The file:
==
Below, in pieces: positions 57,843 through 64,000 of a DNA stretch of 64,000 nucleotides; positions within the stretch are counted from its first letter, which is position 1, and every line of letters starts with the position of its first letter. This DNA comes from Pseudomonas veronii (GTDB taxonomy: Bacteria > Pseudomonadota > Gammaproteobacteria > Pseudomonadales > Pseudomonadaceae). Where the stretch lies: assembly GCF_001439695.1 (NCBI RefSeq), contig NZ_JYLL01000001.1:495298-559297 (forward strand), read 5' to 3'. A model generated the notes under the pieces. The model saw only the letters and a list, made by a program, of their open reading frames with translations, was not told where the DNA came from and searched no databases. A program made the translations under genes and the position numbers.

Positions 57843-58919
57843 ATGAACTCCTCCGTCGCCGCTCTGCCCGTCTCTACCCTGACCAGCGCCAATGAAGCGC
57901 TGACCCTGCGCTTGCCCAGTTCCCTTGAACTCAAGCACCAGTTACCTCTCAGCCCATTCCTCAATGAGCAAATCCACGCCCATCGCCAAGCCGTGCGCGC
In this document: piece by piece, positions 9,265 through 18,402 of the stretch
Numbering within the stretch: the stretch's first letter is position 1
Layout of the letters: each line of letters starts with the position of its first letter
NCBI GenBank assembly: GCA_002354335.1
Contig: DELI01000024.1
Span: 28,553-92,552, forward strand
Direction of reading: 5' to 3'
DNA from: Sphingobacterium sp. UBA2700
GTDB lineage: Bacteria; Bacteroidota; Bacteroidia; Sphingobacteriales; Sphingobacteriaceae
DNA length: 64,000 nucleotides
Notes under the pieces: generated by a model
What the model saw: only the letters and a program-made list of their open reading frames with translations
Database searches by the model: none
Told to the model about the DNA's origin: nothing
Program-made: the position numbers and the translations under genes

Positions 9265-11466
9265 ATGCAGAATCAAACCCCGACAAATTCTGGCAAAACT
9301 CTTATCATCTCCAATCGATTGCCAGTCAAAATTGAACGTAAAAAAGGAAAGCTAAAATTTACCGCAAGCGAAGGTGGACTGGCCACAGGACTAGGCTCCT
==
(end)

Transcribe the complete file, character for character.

Below, in pieces: positions 57,843 through 64,000 of a DNA stretch of 64,000 nucleotides; positions within the stretch are counted from its first letter, which is position 1, and every line of letters starts with the position of its first letter. This DNA comes from Pseudomonas veronii (GTDB taxonomy: Bacteria > Pseudomonadota > Gammaproteobacteria > Pseudomonadales > Pseudomonadaceae). Where the stretch lies: assembly GCF_001439695.1 (NCBI RefSeq), contig NZ_JYLL01000001.1:495298-559297 (forward strand), read 5' to 3'. A model generated the notes under the pieces. The model saw only the letters and a list, made by a program, of their open reading frames with translations, was not told where the DNA came from and searched no databases. A program made the translations under genes and the position numbers.

Positions 57843-58919
57843 ATGAACTCCTCCGTCGCCGCTCTGCCCGTCTCTACCCTGACCAGCGCCAATGAAGCGC
57901 TGACCCTGCGCTTGCCCAGTTCCCTTGAACTCAAGCACCAGTTACCTCTCAGCCCATTCCTCAATGAGCAAATCCACGCCCATCGCCAAGCCGTGCGCGC
In this document: piece by piece, positions 9,265 through 18,402 of the stretch
Numbering within the stretch: the stretch's first letter is position 1
Layout of the letters: each line of letters starts with the position of its first letter
NCBI GenBank assembly: GCA_002354335.1
Contig: DELI01000024.1
Span: 28,553-92,552, forward strand
Direction of reading: 5' to 3'
DNA from: Sphingobacterium sp. UBA2700
GTDB lineage: Bacteria; Bacteroidota; Bacteroidia; Sphingobacteriales; Sphingobacteriaceae
DNA length: 64,000 nucleotides
Notes under the pieces: generated by a model
What the model saw: only the letters and a program-made list of their open reading frames with translations
Database searches by the model: none
Told to the model about the DNA's origin: nothing
Program-made: the position numbers and the translations under genes

Positions 9265-11466
9265 ATGCAGAATCAAACCCCGACAAATTCTGGCAAAACT
9301 CTTATCATCTCCAATCGATTGCCAGTCAAAATTGAACGTAAAAAAGGAAAGCTAAAATTTACCGCAAGCGAAGGTGGACTGGCCACAGGACTAGGCTCCT